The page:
After reading Claudia Card’s essay on “The Moral Powers of Victims” I began to think back to a class I took last semester called Religion, Conflict, and Reconciliation. The class consisted of different case studies of situations in which there were gross violations of moral conduct and, in most cases, human rights, such as the Holocaust, Apartheid in South Africa, the Rwandan genocide, the Troubles in Northern Ireland, and the American Civil Rights movement. We also discussed some incidents of interpersonal (as opposed to institutional) violence in order to study victims’ responses to violence and reconciliation on a microscopic level.
One of the specific cases we went over was the trial and subsequent media coverage of Karla Faye Tucker, who was convicted of double homicide in Texas in 1984 and sentenced to death. Her case garnered much attention because of her gender (the death penalty is rarely sought for women—she was the first woman put to death in Texas since the Civil War) and her heavily publicized conversion to Christianity while on death row. (Here is the Wikipedia article if you want background info: http://en.wikipedia.org/wiki/Karla_Faye_Tucker)
The documentary we watched about the case followed the brother (also a newly converted Christian) of one of Tucker’s victims and his struggle to eventually forgive her for taking the life of his sister. The man’s story is heartbreaking, and his forgiveness of Tucker is long-sought and difficult; however, he became her biggest and most public advocate. After Tucker’s religious epiphany, she publicly and repeatedly expressed her infinite shame and regret about her crime. She filed multiple appeals and requests for retrials on the basis that she was now a reformed person and had left her evil ways behind in her “old life” as a non-Christian. This prompted the conservative Christian sector to begin lobbying the Texas judicial system to reduce her death sentence to life imprisonment. Eventually some political and religious leaders joined the fight on her behalf but failed to stop the execution, which took place in 1998.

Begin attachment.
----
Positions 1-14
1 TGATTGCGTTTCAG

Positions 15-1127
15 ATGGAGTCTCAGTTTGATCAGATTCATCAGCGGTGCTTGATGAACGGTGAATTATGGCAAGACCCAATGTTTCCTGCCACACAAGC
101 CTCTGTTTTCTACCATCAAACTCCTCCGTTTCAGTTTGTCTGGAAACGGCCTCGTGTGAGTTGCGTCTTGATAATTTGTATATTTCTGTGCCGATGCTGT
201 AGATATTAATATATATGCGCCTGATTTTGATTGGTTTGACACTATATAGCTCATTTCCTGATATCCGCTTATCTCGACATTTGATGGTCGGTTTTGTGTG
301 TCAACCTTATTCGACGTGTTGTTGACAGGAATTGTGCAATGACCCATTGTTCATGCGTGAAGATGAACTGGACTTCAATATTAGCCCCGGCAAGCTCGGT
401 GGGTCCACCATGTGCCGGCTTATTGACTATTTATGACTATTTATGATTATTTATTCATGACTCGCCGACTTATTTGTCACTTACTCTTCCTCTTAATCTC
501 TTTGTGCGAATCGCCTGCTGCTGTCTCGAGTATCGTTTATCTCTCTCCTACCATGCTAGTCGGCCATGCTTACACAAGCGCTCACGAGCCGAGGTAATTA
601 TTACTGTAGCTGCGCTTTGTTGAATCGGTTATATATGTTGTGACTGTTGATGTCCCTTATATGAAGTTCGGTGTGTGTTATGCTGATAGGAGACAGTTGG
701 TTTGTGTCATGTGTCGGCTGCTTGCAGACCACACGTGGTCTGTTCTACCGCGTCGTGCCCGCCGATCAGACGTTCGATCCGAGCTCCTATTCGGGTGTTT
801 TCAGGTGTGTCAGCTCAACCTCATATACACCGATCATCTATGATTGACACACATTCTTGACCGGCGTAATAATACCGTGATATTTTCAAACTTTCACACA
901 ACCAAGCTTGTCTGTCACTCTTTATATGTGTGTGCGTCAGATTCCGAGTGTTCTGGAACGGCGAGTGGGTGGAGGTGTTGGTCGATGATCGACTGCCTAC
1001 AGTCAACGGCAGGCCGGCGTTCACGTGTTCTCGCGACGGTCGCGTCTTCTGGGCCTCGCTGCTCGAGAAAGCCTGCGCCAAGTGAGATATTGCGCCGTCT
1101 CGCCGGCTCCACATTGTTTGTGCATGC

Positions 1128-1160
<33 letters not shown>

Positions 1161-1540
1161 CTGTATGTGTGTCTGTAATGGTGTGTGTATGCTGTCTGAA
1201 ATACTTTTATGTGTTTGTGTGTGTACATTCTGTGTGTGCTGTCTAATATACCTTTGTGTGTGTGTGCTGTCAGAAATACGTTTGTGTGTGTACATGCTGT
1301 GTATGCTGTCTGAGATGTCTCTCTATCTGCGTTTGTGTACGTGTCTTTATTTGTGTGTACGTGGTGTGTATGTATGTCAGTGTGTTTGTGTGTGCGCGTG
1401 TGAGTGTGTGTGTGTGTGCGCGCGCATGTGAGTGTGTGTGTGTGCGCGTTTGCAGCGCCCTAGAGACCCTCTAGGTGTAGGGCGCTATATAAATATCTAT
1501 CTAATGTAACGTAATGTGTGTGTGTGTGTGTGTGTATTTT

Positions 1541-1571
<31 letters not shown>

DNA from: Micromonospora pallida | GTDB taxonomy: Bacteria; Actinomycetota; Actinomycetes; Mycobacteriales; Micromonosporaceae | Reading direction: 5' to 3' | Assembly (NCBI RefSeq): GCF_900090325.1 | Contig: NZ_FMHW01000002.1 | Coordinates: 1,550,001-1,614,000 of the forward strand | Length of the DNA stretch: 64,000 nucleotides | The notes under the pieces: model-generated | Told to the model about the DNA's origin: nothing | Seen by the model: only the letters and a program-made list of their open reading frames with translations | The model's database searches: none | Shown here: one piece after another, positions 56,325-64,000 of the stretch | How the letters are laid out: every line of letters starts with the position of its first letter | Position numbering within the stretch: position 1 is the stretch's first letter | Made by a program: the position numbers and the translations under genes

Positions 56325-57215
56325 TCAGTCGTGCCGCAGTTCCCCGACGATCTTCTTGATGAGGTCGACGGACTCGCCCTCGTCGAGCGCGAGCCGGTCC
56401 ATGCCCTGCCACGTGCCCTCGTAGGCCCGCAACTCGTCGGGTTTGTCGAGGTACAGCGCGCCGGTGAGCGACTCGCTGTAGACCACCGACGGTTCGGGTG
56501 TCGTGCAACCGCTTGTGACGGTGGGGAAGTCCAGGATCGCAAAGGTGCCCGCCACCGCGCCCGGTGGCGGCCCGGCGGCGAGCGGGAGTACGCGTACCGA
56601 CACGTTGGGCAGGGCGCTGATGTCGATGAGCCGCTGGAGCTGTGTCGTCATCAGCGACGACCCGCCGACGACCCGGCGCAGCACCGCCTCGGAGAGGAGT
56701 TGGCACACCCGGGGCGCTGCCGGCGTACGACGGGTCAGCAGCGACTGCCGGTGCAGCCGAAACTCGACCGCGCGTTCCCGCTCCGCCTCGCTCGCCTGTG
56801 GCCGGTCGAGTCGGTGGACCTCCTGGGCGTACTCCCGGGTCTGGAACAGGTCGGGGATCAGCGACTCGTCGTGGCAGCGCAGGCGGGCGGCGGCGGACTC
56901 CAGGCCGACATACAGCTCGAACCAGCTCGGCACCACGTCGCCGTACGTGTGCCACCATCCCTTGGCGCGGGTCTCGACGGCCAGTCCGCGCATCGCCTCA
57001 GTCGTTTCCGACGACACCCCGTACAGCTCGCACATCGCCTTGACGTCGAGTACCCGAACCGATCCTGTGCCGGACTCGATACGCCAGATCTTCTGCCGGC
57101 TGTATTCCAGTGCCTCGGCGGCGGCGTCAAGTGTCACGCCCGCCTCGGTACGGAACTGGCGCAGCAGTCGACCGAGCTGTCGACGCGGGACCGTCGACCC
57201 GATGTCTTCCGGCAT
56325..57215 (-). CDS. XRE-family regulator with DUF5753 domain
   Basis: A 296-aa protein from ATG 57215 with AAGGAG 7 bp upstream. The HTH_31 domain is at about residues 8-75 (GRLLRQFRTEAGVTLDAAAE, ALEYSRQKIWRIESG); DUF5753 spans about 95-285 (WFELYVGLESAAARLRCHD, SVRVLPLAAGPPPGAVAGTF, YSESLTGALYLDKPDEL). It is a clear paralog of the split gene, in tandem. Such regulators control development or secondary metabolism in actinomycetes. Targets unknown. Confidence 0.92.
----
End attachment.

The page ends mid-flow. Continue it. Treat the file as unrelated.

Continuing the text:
Tucker did an interview with Larry King just one month before her death. In it she said that at the time of the murder, she felt no shame, no guilt, no compassion for her victims or their families. Yet her closing remarks included the words, “when you have done something that I have done, like what I have done, and you have been forgiven for it, and you're loved, that has a way of so changing you” (full transcript here: http://www.cnn.com/2007/US/03/21/larry.king.tucker/index.html).
Now, in my previous religious studies class, we focused on the Christian aspect of her transformation, but regardless of that, the issue remains, can a person really evolve from a heartless murderer to a human being capable of love and empathy? Is total reform possible? What does this anecdote teach us about the role that forgiving one’s transgressions plays in the offender’s rehabilitation into society? And, is it possible that failure to forgive someone hinders or prevents their full and successful rehabilitation into the social world?